Another piece is famous in Beatle-lore because it caught the eye of John Lennon, with whom she later fell in love and married. It was simply a stepladder which led up to a spyglass hanging from the ceiling, and when you held the spyglass up to the ceiling you read the word “Yes.” Yoko enjoyed John’s quirky sense of humor but thought he took it a bit too far when he actually bit the apple on a pedestal that was for sale in the exhibition. Also, she didn’t like the way he invaded her personal space by pressing his face in close to hers when talking to her. But she did think he was handsome, and that “it would be nice to have an affair with him.” Not a rave review, but an okay start. According to Lennon, it was love at first sight.

By 1968, both John and Yoko were separated from their previous partners and Yoko was sitting in on the Beatles’ practicing and recording sessions. In fact, Yoko never left John’s side. How two such fiercely independent people could get into such a co-dependent relationship is beyond me, but they were in love, and on drugs—as Lennon recounted later in his best-selling Skywriting by Word of Mouth, they were both using heroin at the time.

The effects of Ono’s affiliation with Lennon on her career were devastating. Both the art world and the mainstream world of Beatles fans shunned her and she is even blamed for breaking up the Beatles, who actually grew apart because of artistic and personal differences within the band, and just a general sense of, “It’s time to move on.” However, this didn’t stop Ono from making art. She did several collaborative pieces with Lennon, including the famous Bed-In for Peace, during which they just sat in bed and talked about peace. Although Ono, as one of the collaborators of the piece, obviously had a lot to say on the matter, the press literally ignored her and only listened to Lennon. It was a sad example of how Ono, who as Lennon put it, “had been regarded as one of the most intelligent and beautiful women in Japan,” was now relegated to being not only “just” a Beatle wife, but an undesirable one at that.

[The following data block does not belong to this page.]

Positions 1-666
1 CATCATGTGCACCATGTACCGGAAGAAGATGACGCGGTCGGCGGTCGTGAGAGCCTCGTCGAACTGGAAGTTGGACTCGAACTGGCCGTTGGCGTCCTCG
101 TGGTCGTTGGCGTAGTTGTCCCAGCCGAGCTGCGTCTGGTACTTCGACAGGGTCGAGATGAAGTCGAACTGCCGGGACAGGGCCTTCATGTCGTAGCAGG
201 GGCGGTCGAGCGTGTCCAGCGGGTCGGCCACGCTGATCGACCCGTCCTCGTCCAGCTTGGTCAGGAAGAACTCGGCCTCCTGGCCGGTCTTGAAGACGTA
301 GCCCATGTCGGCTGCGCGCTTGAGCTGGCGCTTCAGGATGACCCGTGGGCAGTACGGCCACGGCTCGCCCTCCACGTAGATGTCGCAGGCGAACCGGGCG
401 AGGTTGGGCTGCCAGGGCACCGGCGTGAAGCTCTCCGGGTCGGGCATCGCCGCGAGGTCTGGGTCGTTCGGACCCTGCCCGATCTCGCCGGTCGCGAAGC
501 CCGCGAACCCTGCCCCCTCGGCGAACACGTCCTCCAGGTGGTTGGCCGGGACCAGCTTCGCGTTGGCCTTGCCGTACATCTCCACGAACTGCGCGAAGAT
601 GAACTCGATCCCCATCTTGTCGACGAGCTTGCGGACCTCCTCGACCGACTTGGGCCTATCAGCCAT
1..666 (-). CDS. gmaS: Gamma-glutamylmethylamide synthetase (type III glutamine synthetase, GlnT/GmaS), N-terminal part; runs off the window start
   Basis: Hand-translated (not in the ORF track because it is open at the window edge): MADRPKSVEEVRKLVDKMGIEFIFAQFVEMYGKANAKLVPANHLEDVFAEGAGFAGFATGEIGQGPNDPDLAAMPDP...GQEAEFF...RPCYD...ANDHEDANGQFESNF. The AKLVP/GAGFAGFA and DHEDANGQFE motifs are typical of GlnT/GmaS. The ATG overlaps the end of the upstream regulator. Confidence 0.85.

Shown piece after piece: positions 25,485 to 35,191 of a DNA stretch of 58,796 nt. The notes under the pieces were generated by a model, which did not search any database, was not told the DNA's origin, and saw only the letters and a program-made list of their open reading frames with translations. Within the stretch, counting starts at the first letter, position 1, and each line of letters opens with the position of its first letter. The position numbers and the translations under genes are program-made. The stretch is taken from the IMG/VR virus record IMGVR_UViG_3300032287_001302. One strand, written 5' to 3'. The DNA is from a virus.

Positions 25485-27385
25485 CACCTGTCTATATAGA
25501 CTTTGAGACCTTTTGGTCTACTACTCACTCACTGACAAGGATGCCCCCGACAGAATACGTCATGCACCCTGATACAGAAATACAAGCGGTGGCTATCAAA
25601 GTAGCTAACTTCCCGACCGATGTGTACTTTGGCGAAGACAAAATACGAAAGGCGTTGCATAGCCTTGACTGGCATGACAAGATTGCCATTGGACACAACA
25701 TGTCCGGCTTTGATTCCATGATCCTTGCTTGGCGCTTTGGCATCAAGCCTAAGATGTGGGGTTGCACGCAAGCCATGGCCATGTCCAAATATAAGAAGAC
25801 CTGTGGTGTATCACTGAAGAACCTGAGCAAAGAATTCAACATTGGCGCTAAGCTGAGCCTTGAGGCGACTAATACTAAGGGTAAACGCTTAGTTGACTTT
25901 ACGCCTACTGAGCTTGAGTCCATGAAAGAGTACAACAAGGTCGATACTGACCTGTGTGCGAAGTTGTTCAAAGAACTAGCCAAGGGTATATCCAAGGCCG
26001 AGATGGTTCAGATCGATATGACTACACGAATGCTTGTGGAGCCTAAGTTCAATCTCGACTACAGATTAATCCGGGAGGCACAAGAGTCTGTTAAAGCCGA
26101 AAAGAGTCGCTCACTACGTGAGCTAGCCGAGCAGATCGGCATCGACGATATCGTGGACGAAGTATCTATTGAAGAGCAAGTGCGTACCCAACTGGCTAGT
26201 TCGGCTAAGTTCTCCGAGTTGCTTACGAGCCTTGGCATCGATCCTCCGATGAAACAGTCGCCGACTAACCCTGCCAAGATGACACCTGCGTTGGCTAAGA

Ono continued with her own projects too during the seventies and eighties including the acclaimed album “Approximate Universe” (which is dedicated “to John, my favorite member of the second sex”) and her hit single “Walking On Thin Ice,” on which John, as one reviewer put it, plays “ahead of its time grunge guitar.” The night after they returned from recording “Walking On thin Ice” in late 1980, John Lennon was shot and killed right in front of Yoko Ono. The cover of her next album Season of Glass depicts Lennon’s bloodied glasses.